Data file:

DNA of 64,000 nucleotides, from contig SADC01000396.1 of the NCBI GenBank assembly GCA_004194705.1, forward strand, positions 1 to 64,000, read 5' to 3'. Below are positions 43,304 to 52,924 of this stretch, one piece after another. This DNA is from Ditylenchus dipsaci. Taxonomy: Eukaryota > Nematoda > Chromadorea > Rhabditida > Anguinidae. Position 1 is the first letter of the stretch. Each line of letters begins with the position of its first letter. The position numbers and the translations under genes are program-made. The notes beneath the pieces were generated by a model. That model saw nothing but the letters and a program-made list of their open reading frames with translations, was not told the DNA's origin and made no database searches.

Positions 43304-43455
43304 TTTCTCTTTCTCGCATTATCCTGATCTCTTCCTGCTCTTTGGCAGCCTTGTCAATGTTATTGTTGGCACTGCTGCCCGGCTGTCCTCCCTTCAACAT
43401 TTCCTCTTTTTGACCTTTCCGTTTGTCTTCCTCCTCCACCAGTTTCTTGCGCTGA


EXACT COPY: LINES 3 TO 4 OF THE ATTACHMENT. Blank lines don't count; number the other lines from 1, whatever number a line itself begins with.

43304 TTTCTCTTTCTCGCATTATCCTGATCTCTTCCTGCTCTTTGGCAGCCTTGTCAATGTTATTGTTGGCACTGCTGCCCGGCTGTCCTCCCTTCAACAT
43401 TTCCTCTTTTTGACCTTTCCGTTTGTCTTCCTCCTCCACCAGTTTCTTGCGCTGA